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#COP21 Climate change & extreme weather

How do we protect communities at risk?

AXA Futures Plenary Session on Climate Change, July 1st, hosted by the Grantham Institute, Imperial College London

In December 2015 the UN Framework Convention on Climate Change (COP 21) will take place in Paris and is widely expected to see countries pledging to introduce more stringent cuts in carbon emissions and debating how to control global warming.

The scientific community is broadly in alignment that global temperature rises need to be kept below 2°C if catastrophic climate change is to be averted and the COP 21 Conference is seen as a critical step in achieving global agreement to meet this goal.

AXA, as one of the world’s leading risk underwriters, has developed insurance products and parametric insurance products to protect individuals and businesses from extreme weather and climate risk and it funds academic research in this area through its AXA Research Fund. To date the AXA Research Fund has provided grants worth €131 million to 449 projects globally.

As part of our ongoing work to develop greater understanding and insight into climate change risk and mitigation, AXA hosted a plenary session with a panel of leading climate change scientists and influencers debating how to manage climate change and what COP21 should seek to achieve.

The AXA Futures event ‘Climate Change and Extreme Weather – How Do We Protect Communities at Risk?’ took place at the Imperial College, London Grantham Institute for Climate Change and the Environment and featured a prestigious panel including:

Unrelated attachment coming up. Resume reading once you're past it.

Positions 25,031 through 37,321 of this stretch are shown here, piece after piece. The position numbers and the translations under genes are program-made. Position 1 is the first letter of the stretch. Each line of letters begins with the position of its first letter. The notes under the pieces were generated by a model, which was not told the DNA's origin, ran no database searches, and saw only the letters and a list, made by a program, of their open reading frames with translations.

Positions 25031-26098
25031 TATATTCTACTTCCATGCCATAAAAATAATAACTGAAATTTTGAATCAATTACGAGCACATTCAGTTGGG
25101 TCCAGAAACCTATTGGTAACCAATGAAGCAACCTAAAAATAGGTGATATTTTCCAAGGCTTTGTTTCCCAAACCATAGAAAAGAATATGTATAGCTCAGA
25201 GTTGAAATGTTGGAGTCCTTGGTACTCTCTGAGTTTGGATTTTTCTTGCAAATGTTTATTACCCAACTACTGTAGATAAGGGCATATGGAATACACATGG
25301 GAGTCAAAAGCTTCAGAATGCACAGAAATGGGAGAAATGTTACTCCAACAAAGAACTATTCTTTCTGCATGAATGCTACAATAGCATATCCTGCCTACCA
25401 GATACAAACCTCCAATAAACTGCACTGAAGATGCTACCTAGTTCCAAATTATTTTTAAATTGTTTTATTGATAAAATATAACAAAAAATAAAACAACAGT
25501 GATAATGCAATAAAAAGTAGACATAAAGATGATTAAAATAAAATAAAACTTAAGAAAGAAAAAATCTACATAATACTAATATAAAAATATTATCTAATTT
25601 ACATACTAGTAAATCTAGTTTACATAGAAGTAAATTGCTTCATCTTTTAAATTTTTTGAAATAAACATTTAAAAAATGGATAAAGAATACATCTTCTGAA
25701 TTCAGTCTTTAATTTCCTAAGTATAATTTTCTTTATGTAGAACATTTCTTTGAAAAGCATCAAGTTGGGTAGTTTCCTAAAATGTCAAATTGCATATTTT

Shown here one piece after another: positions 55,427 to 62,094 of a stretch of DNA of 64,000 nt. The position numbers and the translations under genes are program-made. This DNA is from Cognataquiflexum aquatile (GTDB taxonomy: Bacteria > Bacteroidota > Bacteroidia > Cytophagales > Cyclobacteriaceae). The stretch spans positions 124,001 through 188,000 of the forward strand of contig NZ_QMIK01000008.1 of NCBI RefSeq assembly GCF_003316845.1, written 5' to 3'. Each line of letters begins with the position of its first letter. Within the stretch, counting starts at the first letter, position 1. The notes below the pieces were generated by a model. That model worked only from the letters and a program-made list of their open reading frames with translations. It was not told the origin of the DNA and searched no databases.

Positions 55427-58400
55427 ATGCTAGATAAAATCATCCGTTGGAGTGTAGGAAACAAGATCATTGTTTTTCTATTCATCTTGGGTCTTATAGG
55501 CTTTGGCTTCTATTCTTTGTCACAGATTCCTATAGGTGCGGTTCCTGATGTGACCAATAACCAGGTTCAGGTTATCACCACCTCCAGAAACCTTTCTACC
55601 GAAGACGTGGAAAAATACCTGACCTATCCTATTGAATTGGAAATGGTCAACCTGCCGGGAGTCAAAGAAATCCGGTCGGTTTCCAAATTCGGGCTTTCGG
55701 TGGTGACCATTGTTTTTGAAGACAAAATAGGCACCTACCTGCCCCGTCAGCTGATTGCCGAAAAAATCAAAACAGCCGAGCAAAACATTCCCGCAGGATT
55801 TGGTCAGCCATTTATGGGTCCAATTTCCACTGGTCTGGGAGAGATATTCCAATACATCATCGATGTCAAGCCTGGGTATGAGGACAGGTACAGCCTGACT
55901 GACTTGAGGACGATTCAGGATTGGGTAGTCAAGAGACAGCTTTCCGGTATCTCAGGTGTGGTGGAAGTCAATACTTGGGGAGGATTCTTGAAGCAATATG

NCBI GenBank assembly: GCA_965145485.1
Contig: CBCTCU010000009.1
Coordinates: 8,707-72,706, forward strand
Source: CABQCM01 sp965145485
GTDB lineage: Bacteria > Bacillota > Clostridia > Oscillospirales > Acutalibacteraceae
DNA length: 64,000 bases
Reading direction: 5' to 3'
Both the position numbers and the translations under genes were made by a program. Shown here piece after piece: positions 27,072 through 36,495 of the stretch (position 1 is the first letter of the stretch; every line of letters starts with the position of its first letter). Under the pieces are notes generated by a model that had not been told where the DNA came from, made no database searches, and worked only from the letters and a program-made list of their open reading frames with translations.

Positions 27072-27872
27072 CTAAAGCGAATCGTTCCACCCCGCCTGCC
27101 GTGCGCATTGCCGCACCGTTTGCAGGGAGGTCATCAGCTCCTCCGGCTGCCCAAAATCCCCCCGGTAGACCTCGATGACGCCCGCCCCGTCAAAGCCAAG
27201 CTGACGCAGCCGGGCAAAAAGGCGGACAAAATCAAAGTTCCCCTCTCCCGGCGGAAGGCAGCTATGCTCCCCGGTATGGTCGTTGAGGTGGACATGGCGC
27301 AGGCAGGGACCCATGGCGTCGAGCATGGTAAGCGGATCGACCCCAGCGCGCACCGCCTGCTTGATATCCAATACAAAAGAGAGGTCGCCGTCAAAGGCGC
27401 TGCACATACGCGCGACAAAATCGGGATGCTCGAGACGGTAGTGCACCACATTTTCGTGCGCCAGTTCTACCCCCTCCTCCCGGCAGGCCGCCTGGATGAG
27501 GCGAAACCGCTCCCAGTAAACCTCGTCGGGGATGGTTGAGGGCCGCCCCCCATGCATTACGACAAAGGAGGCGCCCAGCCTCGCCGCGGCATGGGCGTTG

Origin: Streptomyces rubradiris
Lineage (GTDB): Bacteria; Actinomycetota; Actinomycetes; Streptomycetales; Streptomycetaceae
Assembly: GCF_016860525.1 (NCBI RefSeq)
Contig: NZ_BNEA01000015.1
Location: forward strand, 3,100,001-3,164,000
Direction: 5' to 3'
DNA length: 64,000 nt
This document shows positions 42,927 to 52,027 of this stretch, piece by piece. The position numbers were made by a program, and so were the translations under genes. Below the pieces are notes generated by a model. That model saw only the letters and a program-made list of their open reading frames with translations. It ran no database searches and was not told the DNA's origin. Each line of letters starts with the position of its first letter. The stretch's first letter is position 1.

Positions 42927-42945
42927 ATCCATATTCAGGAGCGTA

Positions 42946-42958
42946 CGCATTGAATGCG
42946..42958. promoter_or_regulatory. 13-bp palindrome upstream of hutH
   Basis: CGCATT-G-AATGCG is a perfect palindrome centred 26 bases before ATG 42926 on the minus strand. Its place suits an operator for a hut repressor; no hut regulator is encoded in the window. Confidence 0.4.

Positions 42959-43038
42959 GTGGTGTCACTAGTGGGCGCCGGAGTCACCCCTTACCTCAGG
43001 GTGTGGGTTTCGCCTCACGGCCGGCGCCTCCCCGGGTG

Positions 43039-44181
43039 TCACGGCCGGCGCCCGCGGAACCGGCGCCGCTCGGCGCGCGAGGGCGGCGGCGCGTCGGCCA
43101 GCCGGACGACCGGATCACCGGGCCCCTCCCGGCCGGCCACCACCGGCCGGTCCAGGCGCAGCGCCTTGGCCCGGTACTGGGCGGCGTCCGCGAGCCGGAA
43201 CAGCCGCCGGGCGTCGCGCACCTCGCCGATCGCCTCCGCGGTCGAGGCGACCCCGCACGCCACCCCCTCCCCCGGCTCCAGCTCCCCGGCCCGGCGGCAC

• Chair: David Williams, Managing Director Underwriting, AXA Insurance
  • Professor Martin Siegert, Co-Director, Grantham Institute for Climate Change and the Environment, Imperial College, London
  • Professor Colin Prentice, Chair in Biosphere and Climate Impacts, Imperial College, London 
  • Richard Aylard, External Affairs and Sustainability Director, Thames Water 
  • Professor Paul Bates, Professor of Hydrology and Head of School in Geographical Sciences, University of Bristol
  • Professor Hannah Cloke, Professor of Hydrology and Director of Water@Reading, University of Reading

World Meteorological Organisation figures show that weather and climate-related disasters have caused $2.4 trillion in economic losses and nearly 2 million deaths globally since 1971 and the panel agreed that climate change will continue to get more serious and cause more damage unless action is taken to cut emissions. 

However while it was broadly agreed that COP21 will be of critical importance in creating the political framework to manage emissions, the panel agreed that many countries are not well prepared to deal with the extreme weather and impact of climate change that we are experiencing today. The risks associated with climate change are something that the world has to deal with now, not in the future.

This video highlights the key views and conclusions of the AXA Futures debate and we hope it provides further insight and food for thought as preparations for COP 21 progress.